New Zealand is a country of giants so it only makes sense to see it from a height. Here are EBONY SWETMAN’S three favourite spots to take in Middle Earth among the clouds.
Tongariro Alpine Crossing — North Island
A world-renowned hike like no other, this crossing will take you through unbelievably stunning scenery that changes every hour.
My travelling partner, Natasha, and I began our trek at the Mangatepopo Road end, a recommended starting point for the full trek which places you on a boardwalk that leads to the base of an old lava flow. It was autumn, so the colours of rust, red, yellow and green filled our view. As we began our ascent on The Devil’s Staircase — a steep climb to 1600m above sea level — the scenery changed again to deep browns and blacks as we walked on layers of ancient lava flows and volcanic deposits.
If you’re lucky, it’s at this point you’ll get your first glimpse of the volcanic cone of Mt Taranaki, a Mt Fuji look-alike.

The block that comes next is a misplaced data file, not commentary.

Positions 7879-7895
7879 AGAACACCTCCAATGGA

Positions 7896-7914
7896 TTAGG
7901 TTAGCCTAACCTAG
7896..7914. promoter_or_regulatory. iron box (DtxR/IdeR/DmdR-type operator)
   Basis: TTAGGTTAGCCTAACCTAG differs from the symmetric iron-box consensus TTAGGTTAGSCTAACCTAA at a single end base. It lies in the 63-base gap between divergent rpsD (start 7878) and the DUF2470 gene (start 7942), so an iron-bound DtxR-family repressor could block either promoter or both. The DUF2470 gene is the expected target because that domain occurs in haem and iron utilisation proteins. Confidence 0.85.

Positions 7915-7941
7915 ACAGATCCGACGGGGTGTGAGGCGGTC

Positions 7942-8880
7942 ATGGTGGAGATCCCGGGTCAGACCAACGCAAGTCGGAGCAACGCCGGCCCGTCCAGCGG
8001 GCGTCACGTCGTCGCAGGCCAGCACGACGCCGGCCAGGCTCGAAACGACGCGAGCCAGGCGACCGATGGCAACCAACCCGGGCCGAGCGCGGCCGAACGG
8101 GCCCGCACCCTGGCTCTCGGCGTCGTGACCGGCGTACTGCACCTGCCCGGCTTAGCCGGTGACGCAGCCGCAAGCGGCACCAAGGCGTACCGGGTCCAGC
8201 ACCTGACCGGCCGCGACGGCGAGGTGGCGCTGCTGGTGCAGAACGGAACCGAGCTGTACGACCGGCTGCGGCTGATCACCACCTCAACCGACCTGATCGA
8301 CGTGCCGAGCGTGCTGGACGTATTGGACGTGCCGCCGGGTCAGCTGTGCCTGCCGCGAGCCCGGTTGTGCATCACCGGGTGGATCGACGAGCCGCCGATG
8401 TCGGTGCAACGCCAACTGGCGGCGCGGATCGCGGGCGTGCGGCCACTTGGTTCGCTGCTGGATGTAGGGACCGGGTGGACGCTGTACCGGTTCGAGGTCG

We descended into the south crater, two hours into our hike. As we walked across the yellow sandy crater and into a cloud, we felt like we were alone on a distant planet. The crossing is a popular trek but, when the clouds swallowed us up for a moment, we were alone and hopefully not lost. After the pain of the previous ascent, the flat ground of the crater was a blessing too.
Unfortunately that ended where the ridge climb to the red crater began. Harder than the staircase because of exposed nature, hard winds and unstable ground, we took several breaks to catch our breath and footing and get a view of Mt Ngauruhoe, an active stratovolcano, known to Lord of Rings fans as Mt Doom.